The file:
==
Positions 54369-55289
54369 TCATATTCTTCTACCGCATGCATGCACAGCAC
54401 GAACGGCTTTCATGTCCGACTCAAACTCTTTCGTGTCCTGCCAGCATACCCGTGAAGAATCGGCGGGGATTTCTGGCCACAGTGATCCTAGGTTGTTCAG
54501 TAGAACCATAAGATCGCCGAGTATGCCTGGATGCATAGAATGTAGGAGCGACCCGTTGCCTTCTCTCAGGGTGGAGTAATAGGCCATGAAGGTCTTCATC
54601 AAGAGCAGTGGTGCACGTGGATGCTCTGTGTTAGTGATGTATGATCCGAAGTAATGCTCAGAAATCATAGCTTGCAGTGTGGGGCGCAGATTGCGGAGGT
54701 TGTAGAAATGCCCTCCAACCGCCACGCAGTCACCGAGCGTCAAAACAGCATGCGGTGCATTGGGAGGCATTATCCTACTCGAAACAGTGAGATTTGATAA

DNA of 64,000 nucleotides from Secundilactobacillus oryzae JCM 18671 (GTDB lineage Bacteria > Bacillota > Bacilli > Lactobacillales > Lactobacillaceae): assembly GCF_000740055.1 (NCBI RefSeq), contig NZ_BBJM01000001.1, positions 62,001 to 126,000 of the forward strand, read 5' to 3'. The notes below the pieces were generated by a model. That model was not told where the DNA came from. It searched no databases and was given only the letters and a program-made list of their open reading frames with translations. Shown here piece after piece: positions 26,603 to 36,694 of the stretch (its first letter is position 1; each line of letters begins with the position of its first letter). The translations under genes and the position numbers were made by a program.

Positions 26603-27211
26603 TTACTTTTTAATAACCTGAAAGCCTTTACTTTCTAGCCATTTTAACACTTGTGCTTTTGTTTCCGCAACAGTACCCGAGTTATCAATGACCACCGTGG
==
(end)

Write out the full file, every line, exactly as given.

Positions 54369-55289
54369 TCATATTCTTCTACCGCATGCATGCACAGCAC
54401 GAACGGCTTTCATGTCCGACTCAAACTCTTTCGTGTCCTGCCAGCATACCCGTGAAGAATCGGCGGGGATTTCTGGCCACAGTGATCCTAGGTTGTTCAG
54501 TAGAACCATAAGATCGCCGAGTATGCCTGGATGCATAGAATGTAGGAGCGACCCGTTGCCTTCTCTCAGGGTGGAGTAATAGGCCATGAAGGTCTTCATC
54601 AAGAGCAGTGGTGCACGTGGATGCTCTGTGTTAGTGATGTATGATCCGAAGTAATGCTCAGAAATCATAGCTTGCAGTGTGGGGCGCAGATTGCGGAGGT
54701 TGTAGAAATGCCCTCCAACCGCCACGCAGTCACCGAGCGTCAAAACAGCATGCGGTGCATTGGGAGGCATTATCCTACTCGAAACAGTGAGATTTGATAA

DNA of 64,000 nucleotides from Secundilactobacillus oryzae JCM 18671 (GTDB lineage Bacteria > Bacillota > Bacilli > Lactobacillales > Lactobacillaceae): assembly GCF_000740055.1 (NCBI RefSeq), contig NZ_BBJM01000001.1, positions 62,001 to 126,000 of the forward strand, read 5' to 3'. The notes below the pieces were generated by a model. That model was not told where the DNA came from. It searched no databases and was given only the letters and a program-made list of their open reading frames with translations. Shown here piece after piece: positions 26,603 to 36,694 of the stretch (its first letter is position 1; each line of letters begins with the position of its first letter). The translations under genes and the position numbers were made by a program.

Positions 26603-27211
26603 TTACTTTTTAATAACCTGAAAGCCTTTACTTTCTAGCCATTTTAACACTTGTGCTTTTGTTTCCGCAACAGTACCCGAGTTATCAATGACCACCGTGG